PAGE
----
This past week, there were news stories in the media about the State of the Union Address, chaos in Yemen, and the death of a king in Saudi Arabia. Here in New England, all those stories played second fiddle to news of our beloved New England Patriots and the deflated football scandal. As the Patriots head to the Super Bowl to face the Seattle Seahawks, the story has shifted away from the relative strengths of the two teams to accusations that the Patriots deliberately under inflated 11 out of 12 footballs in their AFC Championship game against the Indianapolis Colts.
My relationship with the Patriots has been in flux for the past few years. Prior to 2007, I was an avid fan. I watched every game and listened to sports radio, trying to get all the latest news and insights about a team I loved to watch. The Patriots, led by their brilliant coach and general manager, Bill Bellichik, won 3 Super Bowls by playing tough, smart, innovative football. Their players were often cast-offs who had been released by other teams after injuries or a season or two of sub-par performance. Bellichik saw something in them and they played like they had something to prove. They won a lot of football games. Then in 2007, the Patriots were caught illegally videotaping their opponents’ sideline defensive signals. Bellichik was fined $500,000 and the Patriots lost some draft picks. They also lost my respect. When people asked me if I was still a fan, I said “Let’s put it like this…The Patriots are like an old girlfriend to me. We haven’t broken up but we’re definitely seeing other people.”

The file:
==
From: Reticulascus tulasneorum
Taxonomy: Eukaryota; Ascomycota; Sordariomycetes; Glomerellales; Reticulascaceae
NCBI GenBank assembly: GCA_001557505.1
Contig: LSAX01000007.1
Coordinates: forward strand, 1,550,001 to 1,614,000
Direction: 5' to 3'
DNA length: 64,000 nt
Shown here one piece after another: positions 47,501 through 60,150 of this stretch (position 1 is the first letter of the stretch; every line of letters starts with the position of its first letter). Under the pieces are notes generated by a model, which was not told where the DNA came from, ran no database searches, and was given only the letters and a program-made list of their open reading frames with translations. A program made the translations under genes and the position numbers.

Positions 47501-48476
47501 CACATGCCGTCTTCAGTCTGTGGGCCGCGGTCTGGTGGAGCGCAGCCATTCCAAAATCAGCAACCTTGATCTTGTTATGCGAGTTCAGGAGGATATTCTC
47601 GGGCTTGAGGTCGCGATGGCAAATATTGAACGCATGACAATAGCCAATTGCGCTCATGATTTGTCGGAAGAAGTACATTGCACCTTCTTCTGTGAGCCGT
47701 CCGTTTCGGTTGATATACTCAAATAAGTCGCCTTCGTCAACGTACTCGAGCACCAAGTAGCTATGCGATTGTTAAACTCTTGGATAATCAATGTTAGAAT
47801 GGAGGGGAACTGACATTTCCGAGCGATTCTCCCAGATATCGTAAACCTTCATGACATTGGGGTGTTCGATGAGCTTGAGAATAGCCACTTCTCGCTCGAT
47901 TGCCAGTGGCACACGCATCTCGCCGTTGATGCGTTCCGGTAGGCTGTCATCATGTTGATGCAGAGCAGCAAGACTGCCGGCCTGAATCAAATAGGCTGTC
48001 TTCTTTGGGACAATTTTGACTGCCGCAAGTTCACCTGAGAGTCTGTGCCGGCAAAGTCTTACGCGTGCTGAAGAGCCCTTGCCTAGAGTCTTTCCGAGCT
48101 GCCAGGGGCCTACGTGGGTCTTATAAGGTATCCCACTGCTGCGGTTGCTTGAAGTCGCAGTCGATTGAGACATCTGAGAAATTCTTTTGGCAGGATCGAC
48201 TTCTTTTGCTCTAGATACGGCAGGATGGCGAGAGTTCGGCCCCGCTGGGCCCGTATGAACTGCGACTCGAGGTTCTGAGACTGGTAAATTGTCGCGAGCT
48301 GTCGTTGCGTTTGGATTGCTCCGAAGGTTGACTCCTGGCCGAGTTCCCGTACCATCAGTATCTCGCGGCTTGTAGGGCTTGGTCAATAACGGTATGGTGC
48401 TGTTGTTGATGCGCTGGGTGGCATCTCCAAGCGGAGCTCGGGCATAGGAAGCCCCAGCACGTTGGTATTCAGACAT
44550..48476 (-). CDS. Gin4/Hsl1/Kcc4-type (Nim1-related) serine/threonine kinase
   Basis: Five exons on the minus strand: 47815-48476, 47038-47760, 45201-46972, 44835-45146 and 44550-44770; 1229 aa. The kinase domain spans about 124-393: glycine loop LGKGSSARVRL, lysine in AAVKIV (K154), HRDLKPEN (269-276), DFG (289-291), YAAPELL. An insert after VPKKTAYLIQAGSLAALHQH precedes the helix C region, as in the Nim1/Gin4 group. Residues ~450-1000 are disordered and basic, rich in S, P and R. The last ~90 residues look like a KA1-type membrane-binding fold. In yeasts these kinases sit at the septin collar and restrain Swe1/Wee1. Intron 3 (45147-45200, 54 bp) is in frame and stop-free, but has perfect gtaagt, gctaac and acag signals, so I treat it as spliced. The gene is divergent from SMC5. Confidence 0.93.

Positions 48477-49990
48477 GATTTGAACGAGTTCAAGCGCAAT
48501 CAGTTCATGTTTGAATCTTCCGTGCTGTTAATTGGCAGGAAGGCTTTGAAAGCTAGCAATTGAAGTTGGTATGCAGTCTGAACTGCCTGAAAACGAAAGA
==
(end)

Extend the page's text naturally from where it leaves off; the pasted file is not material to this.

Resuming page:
Even though the Patriots have been competitive over the last few years, this season was the first one in awhile that I got excited about. They have a really exciting team and they’re playing the Seahawks in the Super Bowl. I have an old friend who lives in Seattle and the trash talking between us started back in the regular season. We were both looking forward to ratcheting things up during the Super Bowl. So “Deflate-gate” has been a big disappointment for me.
To be fair to the Patriots, the league hasn’t issued its report yet so it’s still a little premature to start definitively placing blame. However, despite the press conference protestations to the contrary from Bill Bellichik and star quarterback Tom Brady, it’s hard for me to accept the idea that they didn’t know about it. If the league reports otherwise, I’ll change my tune but their “know-nothing” attitudes during their press conferences….well, let’s just say they didn’t blow me away with their credibility.
On Wednesday of this week, the scandal was really starting to heat up. Each Wednesday I run two groups of 7th graders here at Academy MetroWest. I was really curious to get a sense of what kids in this area were thinking about this whole deal so I brought up the topic towards the end of both groups.
The first thing I have to say about these discussions is that I need to give my guys a world of credit for getting to any substance at all. I read one article about this scandal that said that a lingering news story about deflated balls is making 5th graders out of all of us. Personally, it has definitely brought out my inner Beavis and Butthead (“Heh heh…he said deflated balls….heh heh….). Both of my groups made their share of jokes but also did a great job of grappling with the issue.